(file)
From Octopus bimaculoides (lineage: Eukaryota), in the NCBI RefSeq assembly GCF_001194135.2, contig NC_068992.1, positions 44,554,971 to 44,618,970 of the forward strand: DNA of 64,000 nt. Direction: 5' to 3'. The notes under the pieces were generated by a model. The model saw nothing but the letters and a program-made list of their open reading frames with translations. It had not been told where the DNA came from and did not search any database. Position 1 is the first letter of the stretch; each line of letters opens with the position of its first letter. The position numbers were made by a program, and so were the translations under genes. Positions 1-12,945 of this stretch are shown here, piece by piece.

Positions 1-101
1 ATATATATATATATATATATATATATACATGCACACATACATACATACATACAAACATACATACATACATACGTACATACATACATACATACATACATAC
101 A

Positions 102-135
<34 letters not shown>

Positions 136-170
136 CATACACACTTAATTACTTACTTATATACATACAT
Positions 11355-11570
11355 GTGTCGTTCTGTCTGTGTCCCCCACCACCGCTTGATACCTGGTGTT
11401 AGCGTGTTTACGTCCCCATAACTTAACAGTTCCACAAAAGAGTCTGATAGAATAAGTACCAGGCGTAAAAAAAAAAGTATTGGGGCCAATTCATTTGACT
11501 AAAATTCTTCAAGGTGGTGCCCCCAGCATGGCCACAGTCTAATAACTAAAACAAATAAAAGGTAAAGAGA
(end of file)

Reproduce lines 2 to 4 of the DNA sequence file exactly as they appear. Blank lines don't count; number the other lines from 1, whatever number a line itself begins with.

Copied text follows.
Positions 1-101
1 ATATATATATATATATATATATATATACATGCACACATACATACATACATACAAACATACATACATACATACGTACATACATACATACATACATACATAC
101 A